Think Again: Tax less, export more, educate technically
Council on Competitiveness recommendations also suggests leveraging R&D, and promoting energy and efficiency initiatives.
The U.S. can lead the world in 21st century advanced manufacturing, at the heart of long-term U.S. productivity and prosperity. How? The U.S. Council on Competitiveness last month released a report and series of recommendations called “Make: An American Manufacturing Movement,” a strategy map, to Congress, the White House, and 50 governors.
Advice was collected from hundreds of Deloitte interviews over nearly three years and dozens of dialogues where Council members and national thought leaders discussed manufacturing topics.
The priority recommendations from the five challenges are:
1. Congress should permanently replace the current worldwide double taxation system with a territorial tax system to facilitate the repatriation of earnings and restructure the corporate tax code to increase investment, stimulate production at scale, and neutralize sovereign tax incentive investment packages.
2. Congress, the administration, and industry should intensify efforts to support the president’s goal to double exports from $1.8 to $3.6 trillion and reduce the trade deficit by more than 50 percent.
3. Federal, state, and local governments—along with high-schools, universities, community colleges, national laboratories, and industry—should prioritize Career and Technical Education (CTE) programs and push for greater integration of community colleges in the innovation pipeline.
4. Congress and the administration should leverage R&D investments across the federal research enterprise to solve challenges in sustainable smart manufacturing systems and to ensure a dynamic discovery and innovation pipeline.
5. Congress and the administration should drive the private sector to develop and utilize all sources of energy on a market basis while enforcing efficiency standards to ensure a sustainable supply of energy to manufacturers.
The report and recommendations, about 60 pages in total, have many more details, created under guidance of Council Chairman and Deere & Company Chairman and CEO Samuel Allen and a steering committee of 60 CEOs, university presidents, labor leaders, and laboratory directors.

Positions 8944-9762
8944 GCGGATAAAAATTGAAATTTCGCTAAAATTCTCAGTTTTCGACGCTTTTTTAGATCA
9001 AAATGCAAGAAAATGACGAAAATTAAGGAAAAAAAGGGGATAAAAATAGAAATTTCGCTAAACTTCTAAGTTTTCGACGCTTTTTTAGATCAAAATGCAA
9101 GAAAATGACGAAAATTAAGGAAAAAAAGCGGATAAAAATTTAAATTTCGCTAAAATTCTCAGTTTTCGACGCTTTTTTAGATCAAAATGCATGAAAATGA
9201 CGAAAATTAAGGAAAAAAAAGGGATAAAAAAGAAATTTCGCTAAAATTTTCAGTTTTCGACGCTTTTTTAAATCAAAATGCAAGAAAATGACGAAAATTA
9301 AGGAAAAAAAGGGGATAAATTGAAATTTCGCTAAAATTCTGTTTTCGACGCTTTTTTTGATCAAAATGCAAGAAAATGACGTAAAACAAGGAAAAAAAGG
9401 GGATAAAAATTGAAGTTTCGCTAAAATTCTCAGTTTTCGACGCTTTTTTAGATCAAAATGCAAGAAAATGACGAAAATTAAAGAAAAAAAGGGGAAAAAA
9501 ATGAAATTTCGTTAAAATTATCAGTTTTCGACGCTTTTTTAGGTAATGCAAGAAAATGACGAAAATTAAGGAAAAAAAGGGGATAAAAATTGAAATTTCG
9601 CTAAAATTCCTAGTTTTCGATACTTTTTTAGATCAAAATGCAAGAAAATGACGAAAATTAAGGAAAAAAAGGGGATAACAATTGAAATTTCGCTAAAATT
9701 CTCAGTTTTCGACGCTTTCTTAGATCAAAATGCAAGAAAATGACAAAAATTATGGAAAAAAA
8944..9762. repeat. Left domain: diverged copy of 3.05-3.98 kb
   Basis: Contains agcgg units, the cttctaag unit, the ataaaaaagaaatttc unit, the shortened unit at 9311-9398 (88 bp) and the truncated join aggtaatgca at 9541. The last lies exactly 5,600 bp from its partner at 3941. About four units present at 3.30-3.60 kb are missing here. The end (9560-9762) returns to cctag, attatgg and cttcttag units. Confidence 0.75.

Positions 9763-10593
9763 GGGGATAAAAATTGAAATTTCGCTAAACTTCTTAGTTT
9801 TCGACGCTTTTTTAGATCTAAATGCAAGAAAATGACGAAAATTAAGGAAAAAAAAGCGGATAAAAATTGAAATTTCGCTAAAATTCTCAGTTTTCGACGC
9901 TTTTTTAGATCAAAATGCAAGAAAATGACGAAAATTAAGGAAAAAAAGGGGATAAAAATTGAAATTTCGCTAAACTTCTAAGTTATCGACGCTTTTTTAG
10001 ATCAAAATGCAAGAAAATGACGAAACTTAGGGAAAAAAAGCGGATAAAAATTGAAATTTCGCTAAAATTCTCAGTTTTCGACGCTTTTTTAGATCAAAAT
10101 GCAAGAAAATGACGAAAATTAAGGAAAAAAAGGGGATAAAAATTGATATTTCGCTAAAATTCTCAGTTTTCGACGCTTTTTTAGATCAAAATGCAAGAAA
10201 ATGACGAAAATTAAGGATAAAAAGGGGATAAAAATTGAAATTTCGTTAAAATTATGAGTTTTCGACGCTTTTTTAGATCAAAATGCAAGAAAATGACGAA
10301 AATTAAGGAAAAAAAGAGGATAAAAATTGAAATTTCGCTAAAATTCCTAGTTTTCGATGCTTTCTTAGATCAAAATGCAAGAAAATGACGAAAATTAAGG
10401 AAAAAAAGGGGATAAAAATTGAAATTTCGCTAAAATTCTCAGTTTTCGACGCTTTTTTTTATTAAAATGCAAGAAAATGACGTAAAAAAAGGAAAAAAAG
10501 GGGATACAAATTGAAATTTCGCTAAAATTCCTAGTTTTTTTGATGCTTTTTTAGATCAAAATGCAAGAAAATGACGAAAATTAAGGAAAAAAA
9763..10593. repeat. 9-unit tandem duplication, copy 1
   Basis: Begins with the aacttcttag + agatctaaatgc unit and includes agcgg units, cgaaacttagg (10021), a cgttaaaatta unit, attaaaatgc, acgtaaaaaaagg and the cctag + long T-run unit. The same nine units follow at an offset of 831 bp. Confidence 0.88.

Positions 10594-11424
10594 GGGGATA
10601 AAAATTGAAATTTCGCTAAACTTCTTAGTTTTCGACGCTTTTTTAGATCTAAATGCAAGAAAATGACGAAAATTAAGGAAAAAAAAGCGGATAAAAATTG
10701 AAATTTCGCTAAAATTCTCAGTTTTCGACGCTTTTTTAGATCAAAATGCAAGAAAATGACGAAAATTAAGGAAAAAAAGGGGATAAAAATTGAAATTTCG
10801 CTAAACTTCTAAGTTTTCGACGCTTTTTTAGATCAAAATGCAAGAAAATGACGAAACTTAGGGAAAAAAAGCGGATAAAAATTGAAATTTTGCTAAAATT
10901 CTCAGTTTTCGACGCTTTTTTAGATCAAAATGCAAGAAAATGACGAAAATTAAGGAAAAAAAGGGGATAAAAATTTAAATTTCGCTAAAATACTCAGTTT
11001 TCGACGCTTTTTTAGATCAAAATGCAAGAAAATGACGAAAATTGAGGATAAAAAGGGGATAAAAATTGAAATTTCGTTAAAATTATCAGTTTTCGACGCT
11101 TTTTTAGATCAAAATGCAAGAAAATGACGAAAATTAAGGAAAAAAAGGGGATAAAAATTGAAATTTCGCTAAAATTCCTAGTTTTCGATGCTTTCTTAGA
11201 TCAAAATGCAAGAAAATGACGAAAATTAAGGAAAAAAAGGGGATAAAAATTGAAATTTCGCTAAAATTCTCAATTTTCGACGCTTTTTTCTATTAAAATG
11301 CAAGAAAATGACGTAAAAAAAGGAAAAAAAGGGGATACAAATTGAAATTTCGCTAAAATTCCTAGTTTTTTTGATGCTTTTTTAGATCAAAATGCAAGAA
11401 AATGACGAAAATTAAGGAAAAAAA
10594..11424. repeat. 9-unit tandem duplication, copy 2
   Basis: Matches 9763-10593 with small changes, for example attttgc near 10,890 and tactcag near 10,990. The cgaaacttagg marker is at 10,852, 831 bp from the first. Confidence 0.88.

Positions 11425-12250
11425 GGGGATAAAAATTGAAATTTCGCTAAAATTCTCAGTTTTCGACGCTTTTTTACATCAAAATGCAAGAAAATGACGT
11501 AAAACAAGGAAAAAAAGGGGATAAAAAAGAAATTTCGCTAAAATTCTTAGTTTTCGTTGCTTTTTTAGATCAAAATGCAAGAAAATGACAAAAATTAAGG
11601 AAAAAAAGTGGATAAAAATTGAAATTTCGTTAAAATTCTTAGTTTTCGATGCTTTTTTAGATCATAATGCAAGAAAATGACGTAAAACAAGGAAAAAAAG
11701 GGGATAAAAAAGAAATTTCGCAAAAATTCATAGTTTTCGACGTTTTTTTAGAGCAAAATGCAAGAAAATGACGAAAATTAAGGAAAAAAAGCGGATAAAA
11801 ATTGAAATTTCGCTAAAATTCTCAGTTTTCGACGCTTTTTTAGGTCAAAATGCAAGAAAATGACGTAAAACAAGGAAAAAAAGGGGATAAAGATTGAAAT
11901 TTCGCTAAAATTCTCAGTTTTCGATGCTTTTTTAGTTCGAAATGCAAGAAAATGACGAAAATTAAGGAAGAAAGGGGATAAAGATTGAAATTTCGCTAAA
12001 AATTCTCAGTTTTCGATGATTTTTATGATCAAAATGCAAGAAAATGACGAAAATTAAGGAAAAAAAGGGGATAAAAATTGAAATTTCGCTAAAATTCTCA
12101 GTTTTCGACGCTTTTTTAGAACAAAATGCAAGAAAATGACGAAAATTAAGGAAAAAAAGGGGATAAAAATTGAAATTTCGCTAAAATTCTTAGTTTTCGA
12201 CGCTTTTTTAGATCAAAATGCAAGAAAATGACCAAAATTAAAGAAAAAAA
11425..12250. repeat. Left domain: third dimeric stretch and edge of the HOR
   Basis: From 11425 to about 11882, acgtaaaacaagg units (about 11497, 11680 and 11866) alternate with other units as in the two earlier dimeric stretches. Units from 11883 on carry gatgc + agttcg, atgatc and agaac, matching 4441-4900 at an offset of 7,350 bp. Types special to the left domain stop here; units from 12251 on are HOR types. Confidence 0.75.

In part, the report says, “Smart manufacturing is a growth engine for jobs and a sustainable economy. A $50 billion investment in retooling factories would generate up to $120 billion in revenue resulting from increased demand for products, according to a study by the Apollo Alliance, a business-labor coalition. Manufacturers would achieve higher levels of business performance, turn resources into assets, and discover unique opportunities for competitiveness.”
That’s important, the report says, since the “potential for manufacturing process innovation is enormous. Smart manufacturing is an ongoing effort to integrate many of the trends described in this strategy—such as HPC, cloud computing, data mining, and user-driven customization—across global production enterprises and supply networks. By marrying these technological capabilities with human insight, smart manufacturing promises to revolutionize the way production is organized and delivered. As manufacturing intelligence of this kind grows, it will inspire innovations in processes and products that will unleash new, disruptive capabilities—such as a $3,000 automobile or a $300 personal computer.”
Further, “Smart manufacturing enables a coordinated and performance-oriented enterprise that responds quickly to the customer, minimizes energy and material use, maximizes health and safety, and generates innovation. Today, smart tools and systems that generate and analyze greater amounts of data are being used to plan, design, build, operate, and manage industrial facilities and networks.”
Hardly have to think again about that. Seems like a no-brainer to me.
Read more at www.compete.org.
- Mark T. Hoske is content manager, Control Engineering, CFE Media, mhoske(at)cfemedia.com.
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Annual Salary Survey
In a year when manufacturing continued to lead the economic rebound, it makes sense that plant manager bonuses rebounded. Plant Engineering’s annual Salary Survey shows both wages and bonuses rose in 2012 after a retreat the year before.
Average salary across all job titles for plant floor management rose 3.5% to $95,446, and bonus compensation jumped to $15,162, a 4.2% increase from the 2010 level and double the 2011 total, which showed a sharp drop in bonus.